Not long ago I published the results of my research on the backstory of Milton Friedman’s discussion of education in his Capitalism and Freedom. The title of my INET Working Paper summed up my findings: “How Milton Friedman Exploited White Supremacy to Privatize Education.” Drawing on the private papers of Friedman and other primary sources, the paper started with the obvious: that as soon as the U.S. Supreme Court handed down its landmark Brown v. Board of Education decision in 1954 outlawing segregation in public education, southern political leaders began scheming to evade it and maintain racist education systems.
My paper was clear that we do not know exactly how much Milton Friedman knew of these plans when he wrote the 1955 case for vouchers that spawned today’s “school choice” movement. But we know for sure that, to promote his views, he decided to exploit the southern campaign. Documenting his take up and work with segregationists makes up the bulk of my paper. I also showed that Friedman’s correspondence with an economist colleague who was troubled by his stance revealed that his soothing reassurances that making parents responsible for paying for the education of their children might somehow enhance quality or even reduce segregation in some indefinite long run only scratched the surface of what he really thought. For in a twist reminiscent of some eugenics campaigns through the ages, he wrote that if parents were forced to assume the entire burden of paying for the education of their children, poor people would decide to have fewer of them.
One would think that today the facts about the long struggle of southern white leaders to preserve segregation are so well known that simple fact-checking would suffice to rule out attempts to whitewash their efforts. And that efforts to exculpate economists and policy advisers who worked with them would collapse out of sheer shame.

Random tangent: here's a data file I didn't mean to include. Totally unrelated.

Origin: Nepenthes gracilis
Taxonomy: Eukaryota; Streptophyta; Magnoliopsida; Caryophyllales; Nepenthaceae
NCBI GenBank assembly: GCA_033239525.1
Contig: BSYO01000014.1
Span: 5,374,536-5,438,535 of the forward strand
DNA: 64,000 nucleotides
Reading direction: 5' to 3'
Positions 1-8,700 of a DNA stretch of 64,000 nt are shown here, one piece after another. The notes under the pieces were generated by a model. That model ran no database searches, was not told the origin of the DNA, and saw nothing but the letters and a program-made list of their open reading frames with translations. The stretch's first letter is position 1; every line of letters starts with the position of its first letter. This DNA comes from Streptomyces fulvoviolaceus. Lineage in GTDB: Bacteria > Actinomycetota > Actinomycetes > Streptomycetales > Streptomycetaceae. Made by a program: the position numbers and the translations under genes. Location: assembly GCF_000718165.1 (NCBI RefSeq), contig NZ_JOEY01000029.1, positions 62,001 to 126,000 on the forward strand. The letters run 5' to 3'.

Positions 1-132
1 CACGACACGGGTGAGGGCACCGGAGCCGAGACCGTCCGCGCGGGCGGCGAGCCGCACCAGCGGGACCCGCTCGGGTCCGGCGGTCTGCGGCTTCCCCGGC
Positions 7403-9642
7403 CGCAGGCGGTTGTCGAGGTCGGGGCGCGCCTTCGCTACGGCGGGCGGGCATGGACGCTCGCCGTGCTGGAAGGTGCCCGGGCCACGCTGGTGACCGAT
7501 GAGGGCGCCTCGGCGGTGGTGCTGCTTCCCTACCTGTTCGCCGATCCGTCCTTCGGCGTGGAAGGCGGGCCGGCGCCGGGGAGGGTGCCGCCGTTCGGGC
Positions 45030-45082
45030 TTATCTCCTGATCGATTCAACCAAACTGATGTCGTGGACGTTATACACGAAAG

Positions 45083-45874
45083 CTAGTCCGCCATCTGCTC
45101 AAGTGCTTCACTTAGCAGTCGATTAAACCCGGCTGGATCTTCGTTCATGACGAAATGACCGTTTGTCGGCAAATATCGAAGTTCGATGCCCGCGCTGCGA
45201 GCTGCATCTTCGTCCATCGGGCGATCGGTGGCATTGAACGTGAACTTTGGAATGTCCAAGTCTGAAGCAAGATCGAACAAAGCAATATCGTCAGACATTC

But on October 18th an author in the Wall St. Journal set out to defend Friedman and rebut my INET study. Written by Phillip W. Magness, the attempted rebuttal bore the title “School Choice’s Antiracist History,” and carried the summary line that “Vouchers Sped up Integration, While Teachers Unions Fought to Preserve Segregation.”
That assertion could not stand up to even a quick internet search of reputable online Virginia history sites such as this one or this one. But here we are. Because the Wall St. Journal is such a prominent venue, and because Magness’s piece is such a teachable example of how unwilling libertarians have been to reckon with their cause’s long history of working against civil rights reform, I think it is worth exploring just how perverse the whole set of claims Magness advances really is. I also want to invite other libertarians to come to terms with his conduct, and finally accept their past so that they can learn from it.
Magness’s article begins as an attempt to defend Milton Friedman’s advocacy of private school vouchers in the wake of Brown v. Board of Education but quickly descends into a wholesale whitewashing of the formative era of their cause. Magness plays fast and loose with the staple elements of sound history: context, chronology, change over time, causation, and complexity.